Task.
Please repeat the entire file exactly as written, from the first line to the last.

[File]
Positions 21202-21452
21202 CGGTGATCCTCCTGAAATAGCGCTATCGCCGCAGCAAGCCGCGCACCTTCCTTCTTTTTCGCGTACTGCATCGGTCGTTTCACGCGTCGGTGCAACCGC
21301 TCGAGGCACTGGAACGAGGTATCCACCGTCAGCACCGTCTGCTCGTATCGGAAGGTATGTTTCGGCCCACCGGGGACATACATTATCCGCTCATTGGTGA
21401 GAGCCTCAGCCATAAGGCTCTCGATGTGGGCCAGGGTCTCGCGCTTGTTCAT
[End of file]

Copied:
Positions 21202-21452
21202 CGGTGATCCTCCTGAAATAGCGCTATCGCCGCAGCAAGCCGCGCACCTTCCTTCTTTTTCGCGTACTGCATCGGTCGTTTCACGCGTCGGTGCAACCGC
21301 TCGAGGCACTGGAACGAGGTATCCACCGTCAGCACCGTCTGCTCGTATCGGAAGGTATGTTTCGGCCCACCGGGGACATACATTATCCGCTCATTGGTGA
21401 GAGCCTCAGCCATAAGGCTCTCGATGTGGGCCAGGGTCTCGCGCTTGTTCAT